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Church leaders hail Windrush ruling

28 June 2024

The National Windrush Monument at Waterloo Station in London

The National Windrush Monument at Waterloo Station in London

CHURCH leaders have welcomed a High Court ruling that the Home Office’s abandonment of recommendations of the Windrush Lessons Learned Review was unlawful.

In 2020, the review, conducted by Wendy Williams, made 30 recommendations (News, 20 March 2020), which the Home Secretary at the time, Priti Patel, said that the Government would accept in full.

In December 2022, her successor, Suella Braverman, decided not to proceed with three recommendations: (3) that the Home Office should run a programme of reconciliation events with members of the Windrush generation, (9) introduce a Migrants’ Commissioner responsible for speaking up for migrants and those affected by the system directly or indirectly, and (10) review the remit and role of the Independent Chief Inspector of Borders and Immigration.

The decision was criticised by the Bishop of Croydon, Dr Rosemarie Mallett, and the Church of England’s Racial Justice Director, the Revd Guy Hewitt (News, 3 February 2023).

A legal challenge was brought by a victim of the Windrush scandal, Trevor Donald, a 68-year-old man who was born in Jamaica in 1955, but moved to the UK at the age of 11. He was unable to return to the UK for nine years, after travelling to Jamaica to attend his mother’s funeral in 2010.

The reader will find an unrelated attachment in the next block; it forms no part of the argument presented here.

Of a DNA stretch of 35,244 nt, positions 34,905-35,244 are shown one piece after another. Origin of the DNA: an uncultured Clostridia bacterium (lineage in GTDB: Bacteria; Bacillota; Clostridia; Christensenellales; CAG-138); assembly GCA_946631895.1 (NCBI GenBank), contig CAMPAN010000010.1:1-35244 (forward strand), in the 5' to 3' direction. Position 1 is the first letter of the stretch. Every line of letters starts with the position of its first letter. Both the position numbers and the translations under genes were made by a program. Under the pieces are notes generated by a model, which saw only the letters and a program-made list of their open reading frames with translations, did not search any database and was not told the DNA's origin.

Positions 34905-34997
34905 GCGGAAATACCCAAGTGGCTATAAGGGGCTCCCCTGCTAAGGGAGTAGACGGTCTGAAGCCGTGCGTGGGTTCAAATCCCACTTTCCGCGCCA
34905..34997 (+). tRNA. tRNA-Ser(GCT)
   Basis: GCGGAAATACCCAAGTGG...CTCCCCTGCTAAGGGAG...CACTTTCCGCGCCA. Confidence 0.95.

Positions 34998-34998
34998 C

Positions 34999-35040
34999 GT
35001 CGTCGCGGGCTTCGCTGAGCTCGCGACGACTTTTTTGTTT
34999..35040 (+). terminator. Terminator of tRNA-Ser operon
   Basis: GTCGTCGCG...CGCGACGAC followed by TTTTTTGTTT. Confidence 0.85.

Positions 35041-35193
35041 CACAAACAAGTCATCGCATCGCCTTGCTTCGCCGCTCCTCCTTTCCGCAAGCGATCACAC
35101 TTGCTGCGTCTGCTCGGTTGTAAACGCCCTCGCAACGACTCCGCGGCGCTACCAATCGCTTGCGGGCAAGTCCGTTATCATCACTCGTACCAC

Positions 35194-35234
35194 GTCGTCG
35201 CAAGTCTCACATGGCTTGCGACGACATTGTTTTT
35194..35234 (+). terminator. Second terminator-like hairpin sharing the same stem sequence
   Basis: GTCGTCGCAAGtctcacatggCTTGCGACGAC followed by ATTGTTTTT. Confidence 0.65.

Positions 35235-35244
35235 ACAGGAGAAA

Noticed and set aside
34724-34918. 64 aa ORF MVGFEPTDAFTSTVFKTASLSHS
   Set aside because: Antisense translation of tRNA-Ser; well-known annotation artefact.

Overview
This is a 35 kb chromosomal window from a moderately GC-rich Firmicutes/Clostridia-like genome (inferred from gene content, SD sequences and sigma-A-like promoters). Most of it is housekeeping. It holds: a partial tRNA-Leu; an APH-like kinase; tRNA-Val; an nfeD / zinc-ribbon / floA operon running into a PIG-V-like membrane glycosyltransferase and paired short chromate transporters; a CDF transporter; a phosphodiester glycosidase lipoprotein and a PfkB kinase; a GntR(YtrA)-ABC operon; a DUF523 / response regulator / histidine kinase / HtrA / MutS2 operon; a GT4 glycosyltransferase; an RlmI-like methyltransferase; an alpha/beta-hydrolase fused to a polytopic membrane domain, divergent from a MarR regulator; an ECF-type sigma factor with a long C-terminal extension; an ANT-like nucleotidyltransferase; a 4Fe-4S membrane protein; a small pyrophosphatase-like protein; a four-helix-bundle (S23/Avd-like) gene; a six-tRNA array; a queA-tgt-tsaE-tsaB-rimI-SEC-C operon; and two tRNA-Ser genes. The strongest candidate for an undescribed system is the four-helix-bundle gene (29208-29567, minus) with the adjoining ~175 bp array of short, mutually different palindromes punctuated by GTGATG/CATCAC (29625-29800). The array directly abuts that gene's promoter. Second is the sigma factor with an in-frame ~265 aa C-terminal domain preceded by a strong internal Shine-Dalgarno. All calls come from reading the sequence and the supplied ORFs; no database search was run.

In a ruling last week, Mrs Justice Heather Williams said that the Secretary of State’s decision not to proceed with Recommendations 9 and 10 breached a “procedural legitimate expectation”, as there was no consultation with the Windrush community or Wendy Williams. It indirectly discriminated against Windrush victims and breached the Secretary of State’s public-sector equality duty.

This week, Fr Hewitt said that he was “reassured” by the ruling, “not only from the perspective of the pursuit of racial justice, but given my familial links to the West Indian community in England”.

He continued: “The requirement for Windrush scandal victims to prove their case ‘beyond reasonable doubt’ rather than ‘on the balance of probabilities’ in order to access compensation, the ignominious request they undergo DNA testing to prove relationships, and the walking back on recommendations of the Windrush Lessons Learned Review previously committed to, suggests that justice isn’t blind. Black and other UK minoritised ethnic groups are held to a different standard compared with families of other political scandals, such as the Post Office.

“I have been reassured by those who are articulating the need for a fundamental reset to the approach to dealing with the consequences of the Windrush scandal.”

“We knew, now the world knows too!” Dr Mallett wrote online, of the ruling. “In time for marking Windrush contributions and remembering the continuing scandal.”

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